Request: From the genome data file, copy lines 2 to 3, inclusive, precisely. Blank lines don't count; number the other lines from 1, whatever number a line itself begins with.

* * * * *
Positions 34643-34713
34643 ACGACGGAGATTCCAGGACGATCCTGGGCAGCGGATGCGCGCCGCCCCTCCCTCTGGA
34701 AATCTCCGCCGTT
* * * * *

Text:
34643 ACGACGGAGATTCCAGGACGATCCTGGGCAGCGGATGCGCGCCGCCCCTCCCTCTGGA
34701 AATCTCCGCCGTT